Tuesday, July 30, 2013

A Different Kind of Love Story

This isn’t your conventional love story. There is no “happily ever after,” or, maybe there is…

Once upon a time about 10 years ago I met a boy while visiting a friend in college. Not just any boy, mind you. Admittedly, on the surface, he looked just as regular as any other boy possibly could- tall and lanky with dark hair and sincere playful eyes. He liked to write, seek out adventure, play pranks on his friends and fool gullible girls (me) into believing he could call squirrels when in reality, he was secretly dropping food behind him.

I met him in the darkest years of my life; I was reeling from a great deal of heartache and loss and had more days of not wanting to wake up than I could count. There were some days I tried not to, but that is a story for another time and place. He brought laughter and light to my darkness.

Under the seemingly regular boy appearance, this particular boy seemed to possess an uncanny ability to see through to my soul. He saw the best in me even when it was shrouded by years of abuse and neglect. He told our mutual friend after our very first meeting, “That is by far the best girl I’ve ever met in my entire life.”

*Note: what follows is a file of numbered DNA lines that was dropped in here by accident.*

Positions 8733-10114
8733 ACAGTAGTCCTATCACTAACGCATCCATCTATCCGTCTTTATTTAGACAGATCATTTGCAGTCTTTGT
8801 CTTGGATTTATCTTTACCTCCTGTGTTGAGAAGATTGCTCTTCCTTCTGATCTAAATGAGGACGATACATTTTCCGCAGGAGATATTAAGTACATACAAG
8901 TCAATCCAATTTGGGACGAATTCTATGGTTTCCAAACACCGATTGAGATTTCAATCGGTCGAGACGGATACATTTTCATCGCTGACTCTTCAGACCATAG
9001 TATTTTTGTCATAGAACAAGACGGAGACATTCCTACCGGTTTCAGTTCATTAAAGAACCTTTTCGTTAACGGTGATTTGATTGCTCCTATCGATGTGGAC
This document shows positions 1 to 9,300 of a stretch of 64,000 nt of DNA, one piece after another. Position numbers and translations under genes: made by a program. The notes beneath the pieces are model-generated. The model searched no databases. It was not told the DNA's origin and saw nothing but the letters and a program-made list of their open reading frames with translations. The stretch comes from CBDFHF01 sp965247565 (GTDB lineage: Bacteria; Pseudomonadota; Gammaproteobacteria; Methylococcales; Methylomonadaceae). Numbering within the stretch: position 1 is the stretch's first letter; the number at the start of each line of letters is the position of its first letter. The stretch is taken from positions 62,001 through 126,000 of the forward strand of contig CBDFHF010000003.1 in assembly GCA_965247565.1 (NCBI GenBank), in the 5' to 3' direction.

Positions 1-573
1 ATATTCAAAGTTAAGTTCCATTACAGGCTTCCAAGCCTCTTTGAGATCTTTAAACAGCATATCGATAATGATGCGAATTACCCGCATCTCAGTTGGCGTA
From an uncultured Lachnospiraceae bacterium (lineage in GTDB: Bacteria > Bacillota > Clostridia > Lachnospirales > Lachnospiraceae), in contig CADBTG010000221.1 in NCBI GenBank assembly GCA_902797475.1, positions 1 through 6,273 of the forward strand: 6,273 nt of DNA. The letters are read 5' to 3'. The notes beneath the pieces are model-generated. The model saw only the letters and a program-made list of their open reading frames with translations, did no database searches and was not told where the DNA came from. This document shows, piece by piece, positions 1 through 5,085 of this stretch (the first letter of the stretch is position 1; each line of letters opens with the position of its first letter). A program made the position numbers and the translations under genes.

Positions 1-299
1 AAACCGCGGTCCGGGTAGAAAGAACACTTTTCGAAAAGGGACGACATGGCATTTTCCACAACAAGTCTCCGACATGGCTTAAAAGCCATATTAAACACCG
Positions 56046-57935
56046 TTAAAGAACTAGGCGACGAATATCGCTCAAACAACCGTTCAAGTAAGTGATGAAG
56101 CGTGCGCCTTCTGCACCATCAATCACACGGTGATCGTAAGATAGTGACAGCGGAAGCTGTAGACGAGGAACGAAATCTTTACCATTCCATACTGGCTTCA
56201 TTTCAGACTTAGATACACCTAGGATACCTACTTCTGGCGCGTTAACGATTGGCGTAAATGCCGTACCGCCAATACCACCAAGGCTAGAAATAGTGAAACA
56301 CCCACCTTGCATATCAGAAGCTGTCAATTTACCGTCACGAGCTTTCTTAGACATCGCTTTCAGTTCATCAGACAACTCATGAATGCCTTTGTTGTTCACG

I didn’t know that until 3 years later, a week after his funeral.

“What the hell? How depressing. Where’s the love story?!” you may be thinking, but give me a moment to explain.

After 6 (ok, maybe 7) years of anger, frustration, heart-shattering sorrow and never really allowing anyone to get close- I finally began to recognize the gift he gave me.

This seemingly ordinary boy left me with the lesson of what it means to love- really truly love someone when they’re not at their best, but more, what it means to love unabashedly, whole-heartedly, deeply and honestly with no hesitation and no fear.

My great love story is not one that involves two people enduring through the years together. Instead, it is a short story where one brave boy unknowingly taught an unsuspecting girl to let go of her fear and sorrow in order to love- love people and love the very act of being alive.

His death was a gift in that he taught me that the only thing we are guaranteed is the very moment we are in. Each and every moment is of infinite value, and we must strive to permeate each second with as much awareness and gratitude as possible because we may never get that chance again.

Today, my love story has opened my heart to a new chapter that involves taking the amazing opportunity to build a relationship with someone who has captured my heart in a way that hasn’t happened in 10 years. I don’t know what the future holds, but I can say that this moment I’m in is abundantly full and is enough in and of itself.

…and she lived happily ever after.

Monday, July 15, 2013

Who Are You?

“I’m such an idiot,” I thought one night as I re-analyzed my last mistake for the thousandth time.

A few days later a few friends and I were discussing how the language we use affects how we see the world and others.

Saying things like “I am an idiot” versus “I acted like an idiot” attaches a value on us as a person instead of on the action.